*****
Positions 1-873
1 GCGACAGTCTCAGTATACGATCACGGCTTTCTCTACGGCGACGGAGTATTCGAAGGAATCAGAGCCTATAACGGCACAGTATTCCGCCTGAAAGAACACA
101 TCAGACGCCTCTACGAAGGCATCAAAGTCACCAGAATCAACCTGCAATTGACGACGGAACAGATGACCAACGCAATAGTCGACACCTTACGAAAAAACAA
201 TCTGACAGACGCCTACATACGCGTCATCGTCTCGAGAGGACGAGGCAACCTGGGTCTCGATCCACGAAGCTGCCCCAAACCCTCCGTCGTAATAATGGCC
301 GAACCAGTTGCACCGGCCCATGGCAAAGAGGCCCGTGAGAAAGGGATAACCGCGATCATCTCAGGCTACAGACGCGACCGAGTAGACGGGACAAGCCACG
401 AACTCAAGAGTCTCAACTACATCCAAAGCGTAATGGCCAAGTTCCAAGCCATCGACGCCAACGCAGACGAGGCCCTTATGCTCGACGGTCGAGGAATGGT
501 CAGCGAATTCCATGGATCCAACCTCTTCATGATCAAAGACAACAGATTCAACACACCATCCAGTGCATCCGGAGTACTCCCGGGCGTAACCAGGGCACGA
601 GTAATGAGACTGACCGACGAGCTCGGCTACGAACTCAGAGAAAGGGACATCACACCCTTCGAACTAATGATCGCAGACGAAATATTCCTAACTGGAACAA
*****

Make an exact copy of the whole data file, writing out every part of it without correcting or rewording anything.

Positions 1-873
1 GCGACAGTCTCAGTATACGATCACGGCTTTCTCTACGGCGACGGAGTATTCGAAGGAATCAGAGCCTATAACGGCACAGTATTCCGCCTGAAAGAACACA
101 TCAGACGCCTCTACGAAGGCATCAAAGTCACCAGAATCAACCTGCAATTGACGACGGAACAGATGACCAACGCAATAGTCGACACCTTACGAAAAAACAA
201 TCTGACAGACGCCTACATACGCGTCATCGTCTCGAGAGGACGAGGCAACCTGGGTCTCGATCCACGAAGCTGCCCCAAACCCTCCGTCGTAATAATGGCC
301 GAACCAGTTGCACCGGCCCATGGCAAAGAGGCCCGTGAGAAAGGGATAACCGCGATCATCTCAGGCTACAGACGCGACCGAGTAGACGGGACAAGCCACG
401 AACTCAAGAGTCTCAACTACATCCAAAGCGTAATGGCCAAGTTCCAAGCCATCGACGCCAACGCAGACGAGGCCCTTATGCTCGACGGTCGAGGAATGGT
501 CAGCGAATTCCATGGATCCAACCTCTTCATGATCAAAGACAACAGATTCAACACACCATCCAGTGCATCCGGAGTACTCCCGGGCGTAACCAGGGCACGA
601 GTAATGAGACTGACCGACGAGCTCGGCTACGAACTCAGAGAAAGGGACATCACACCCTTCGAACTAATGATCGCAGACGAAATATTCCTAACTGGAACAA